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Troubling that BC simply approves of the rushed approval for this takeover. Seniors are now going to be serviced by a human rights abusing country's business.
Unfortunate that the only thing that seems to matter to the Liberals is the dollar, the dollar bill yo!

Province draws criticism for granting licenses to Anbang Insurance just more than a week after Ottawa green…
THEGLOBEANDMAIL.COM

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https://www.theglobeandmail.com/news/british-columbia/bc-grants-final-approval-in-sale-of-retirement-homes-to-chinese-conglomerate/article34181624/

B.C. grants final approval in sale of retirement homes to Chinese conglomerate

VICTORIA — The Globe and Mail
Published Wednesday, Mar. 01, 2017 9:28PM EST
Last updated Wednesday, Mar. 01, 2017 9:28PM EST
The sale of British Columbia’s largest provider of seniors’ care to a Chinese insurance conglomerate has cleared the last hurdles, sidestepping concerns about the company’s murky ownership.
B.C. health officials have granted all the required licences to allow the sale of Retirement Concepts to a subsidiary of Anbang Insurance in a deal believed to have exceeded $1-billion. The giant firm has faced questions in the United States over its ownership and possible ties to the Chinese state.
It took a little more than a week after Ottawa approved the sale for the province to complete its “due diligence” reviews and issue the new licences for 20 seniors’ care facilities across the province.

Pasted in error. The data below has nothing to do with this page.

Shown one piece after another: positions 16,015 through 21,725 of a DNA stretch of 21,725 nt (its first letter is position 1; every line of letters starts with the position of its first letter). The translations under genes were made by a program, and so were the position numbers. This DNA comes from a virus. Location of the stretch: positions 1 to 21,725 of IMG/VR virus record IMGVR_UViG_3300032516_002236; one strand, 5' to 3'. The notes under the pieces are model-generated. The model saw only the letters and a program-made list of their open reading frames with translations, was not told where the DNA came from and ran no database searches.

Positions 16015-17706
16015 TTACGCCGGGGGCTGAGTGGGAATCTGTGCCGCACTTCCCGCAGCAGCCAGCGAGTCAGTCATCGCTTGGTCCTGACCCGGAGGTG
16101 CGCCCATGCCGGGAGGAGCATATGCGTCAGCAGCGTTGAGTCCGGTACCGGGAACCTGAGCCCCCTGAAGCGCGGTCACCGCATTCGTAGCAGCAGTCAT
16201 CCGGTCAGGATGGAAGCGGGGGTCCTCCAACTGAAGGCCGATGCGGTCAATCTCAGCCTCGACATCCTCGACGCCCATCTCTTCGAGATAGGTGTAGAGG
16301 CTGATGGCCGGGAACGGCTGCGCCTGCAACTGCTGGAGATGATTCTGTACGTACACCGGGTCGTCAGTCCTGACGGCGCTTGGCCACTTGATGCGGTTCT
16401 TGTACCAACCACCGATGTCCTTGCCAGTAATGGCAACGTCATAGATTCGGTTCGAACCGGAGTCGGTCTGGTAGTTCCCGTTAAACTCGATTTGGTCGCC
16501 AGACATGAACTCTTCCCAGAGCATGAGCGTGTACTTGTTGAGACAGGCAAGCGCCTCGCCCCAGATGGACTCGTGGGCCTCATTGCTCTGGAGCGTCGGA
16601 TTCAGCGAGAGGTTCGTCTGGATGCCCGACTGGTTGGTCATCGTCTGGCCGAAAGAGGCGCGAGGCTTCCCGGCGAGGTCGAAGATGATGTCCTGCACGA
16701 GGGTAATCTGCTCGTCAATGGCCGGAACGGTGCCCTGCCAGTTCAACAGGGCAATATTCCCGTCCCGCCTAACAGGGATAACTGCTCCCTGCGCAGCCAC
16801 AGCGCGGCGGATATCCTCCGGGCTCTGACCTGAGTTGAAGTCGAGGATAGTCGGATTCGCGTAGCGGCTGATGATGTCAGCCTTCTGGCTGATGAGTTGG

That timeline has raised concerns from public-health-care advocates.
We are talking about the largest provider of residential care and assisted living in B.C. being handed over to a major offshore corporation. The province has a duty to look into it carefully,” Adam Lynes-Ford of the BC Health Coalition said.
“It’s not just money and business. It’s about inherent values in the way we provide care, it’s about taking care of the elders of our society, and providing the best possible care for their well-being – not profit. Handing that over to a multinational of which we know very little, with the province unconcerned about learning their ownership and their intentions, raises serious questions,” Mr. Lynes-Ford said.
The province received a commitment that the company will continue delivering existing services for a minimum of three years under the new ownership. That goes beyond existing provincial regulations which would have only demanded a one-year guarantee, but details of that agreement are shrouded in secrecy.
Retirement Concepts was paid close to $90-million by the province in the last fiscal year to provide more than 1,200 publicly funded beds for seniors in residential care and assisted living services.
Health Minister Terry Lake said he is not privy to details of the sale of Retirement Concepts; that decision was made exclusively by Investment Canada. Navdeep Bains, the federal Minister of Innovation, Science and Economic Development, said the deal, first revealed by The Globe in November, was approved “because the acquisition will result in a net economic benefit to Canada.”